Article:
Dr Tendai Zuze Health Matters
As we cruise into the month of love, may we be reminded of one unpleasant consequence of ‘love’, sexually transmitted infections (STIs). You may be wondering if some symptoms you have are from an STI.
It’s worth remembering, though, that STI symptoms aren’t always obvious. For the avoidance of doubt, below are some common STIs and their defining features.
Chlamydia is a bacterial infection of your genital tract. Chlamydia may be difficult for you to detect because early-stage infections often cause few or no signs and symptoms. When they do occur, they usually start one to three weeks after you’ve been exposed to Chlamydia. Even when signs and symptoms do occur, they’re often mild and passing, making them easy to overlook.
Signs and symptoms may include:
Lower abdominal pain
Vaginal discharge in women
Discharge from the penis in men
Pain during sexual intercourse in women
Testicular pain in men
Gonorrhoea is a bacterial infection of your genital tract. The first gonorrhoea symptoms generally appear within two to 10 days after exposure. However, some people may be infected for months before signs or symptoms occur.
Signs and symptoms of gonorrhoea may include:
Thick, cloudy or bloody discharge from the penis or vagina
Pain or burning sensation when urinating
Abnormal menstrual bleeding
Painful, swollen testicles
Painful bowel movements
Trichomoniasis is a common STI caused by a microscopic, one-celled parasite called Trichomonas vaginalis. This organism spreads during sexual intercourse with someone who already has the infection. The organism usually infects the urinary tract in men, but often causes no symptoms in men. Trichomoniasis typically infects the vagina in women. When trichomoniasis causes symptoms, they may range from mild irritation to severe inflammation.
Signs and symptoms may include:
Clear, white, greenish or yellowish vaginal discharge
Discharge from the penis
Strong vaginal odour
Vaginal itching or irritation
Itching or irritation inside the penis
Pain during sexual intercourse
Genital herpes is highly contagious and caused by a type of the herpes simplex virus (HSV). HSV enters your body through small breaks in your skin or mucous membranes. Most people with HSV never know they have it, because they have no signs or symptoms. The signs and symptoms of HSV can be so mild they go unnoticed. When signs and symptoms are noticeable, the first episode is generally the worst. Some people never experience a second episode. . Genital herpes signs and symptoms may include:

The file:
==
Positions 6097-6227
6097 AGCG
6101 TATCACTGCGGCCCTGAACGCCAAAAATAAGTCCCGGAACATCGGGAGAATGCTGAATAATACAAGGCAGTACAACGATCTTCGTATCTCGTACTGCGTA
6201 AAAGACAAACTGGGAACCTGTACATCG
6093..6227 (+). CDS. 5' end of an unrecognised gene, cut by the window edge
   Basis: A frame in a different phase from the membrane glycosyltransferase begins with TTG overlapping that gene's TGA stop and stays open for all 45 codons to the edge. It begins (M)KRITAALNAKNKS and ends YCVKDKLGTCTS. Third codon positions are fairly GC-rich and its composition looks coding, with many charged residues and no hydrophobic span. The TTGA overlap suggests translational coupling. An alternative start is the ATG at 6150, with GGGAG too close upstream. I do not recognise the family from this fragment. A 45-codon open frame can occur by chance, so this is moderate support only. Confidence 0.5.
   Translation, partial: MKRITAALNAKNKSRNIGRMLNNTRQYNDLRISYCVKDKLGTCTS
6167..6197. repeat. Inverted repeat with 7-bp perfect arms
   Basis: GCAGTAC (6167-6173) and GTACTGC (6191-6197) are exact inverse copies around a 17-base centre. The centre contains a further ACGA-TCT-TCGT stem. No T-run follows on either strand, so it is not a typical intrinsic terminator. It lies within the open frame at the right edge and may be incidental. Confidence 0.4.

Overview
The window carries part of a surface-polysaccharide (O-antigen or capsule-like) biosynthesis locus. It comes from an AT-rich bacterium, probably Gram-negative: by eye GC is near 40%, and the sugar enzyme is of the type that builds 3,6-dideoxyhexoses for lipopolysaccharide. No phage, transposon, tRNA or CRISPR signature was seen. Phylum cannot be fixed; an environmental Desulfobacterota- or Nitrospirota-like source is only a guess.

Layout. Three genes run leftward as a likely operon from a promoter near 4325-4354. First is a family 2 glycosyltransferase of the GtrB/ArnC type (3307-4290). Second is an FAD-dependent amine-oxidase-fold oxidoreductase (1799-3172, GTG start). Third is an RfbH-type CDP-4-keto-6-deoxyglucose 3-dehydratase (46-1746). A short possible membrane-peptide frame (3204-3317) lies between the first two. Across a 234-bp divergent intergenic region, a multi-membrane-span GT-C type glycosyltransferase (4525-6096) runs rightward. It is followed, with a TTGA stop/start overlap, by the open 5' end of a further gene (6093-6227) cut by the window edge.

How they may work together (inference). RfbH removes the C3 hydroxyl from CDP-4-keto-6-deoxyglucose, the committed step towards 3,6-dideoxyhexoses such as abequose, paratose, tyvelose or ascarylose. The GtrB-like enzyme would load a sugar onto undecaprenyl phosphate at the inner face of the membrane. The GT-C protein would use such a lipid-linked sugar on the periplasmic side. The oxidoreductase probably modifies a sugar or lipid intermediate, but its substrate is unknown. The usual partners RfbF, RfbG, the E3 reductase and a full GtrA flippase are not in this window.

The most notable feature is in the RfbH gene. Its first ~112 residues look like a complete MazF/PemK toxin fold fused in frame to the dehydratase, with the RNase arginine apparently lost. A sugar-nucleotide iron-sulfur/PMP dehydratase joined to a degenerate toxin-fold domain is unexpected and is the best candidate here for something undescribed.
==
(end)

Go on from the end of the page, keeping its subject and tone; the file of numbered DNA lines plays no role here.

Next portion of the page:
Small, red bumps, blisters or open sores (ulcers) in the genital, anal and nearby areas
Pain or itching around the genital area, buttocks and inner thighs
The initial symptom of genital herpes usually is pain or itching, beginning within a few weeks after exposure to an infected sexual partner. After several days, small, red bumps may appear. They then rupture, becoming ulcers that ooze or bleed. Eventually, scabs form and the ulcers heal. In women, sores can erupt in the vaginal area, external genitals, buttocks, anus or cervix. In men, sores can appear on the penis, scrotum, buttocks, anus or thighs, or inside the urethra, the tube from the bladder through the penis.
While you have ulcers, it may be painful to urinate. You may also experience pain and tenderness in your genital area until the infection clears. In some cases, the infection can be active and contagious even when sores aren’t present.
Genital warts, caused by the human papillomavirus (HPV), are one of the most common types of STDs. The signs and symptoms of genital warts include:
Small, flesh-coloured or gray swellings in your genital area
Several warts close together that take on a cauliflower shape
Itching or discomfort in your genital area
Bleeding with intercourse
Often, however, genital warts cause no symptoms. Genital warts may be as small as 1 millimetre in diameter or may multiply into large clusters. In women, genital warts can grow on the vulva, the walls of the vagina, the area between the external genitals and the anus, and the cervix. In men, they may occur on the tip or shaft of the penis, the scrotum, or the anus.
These are the more common STIs and it’s worth remembering that there are many more. If you, or your partner, have any suspicious symptoms, please visit your doctor.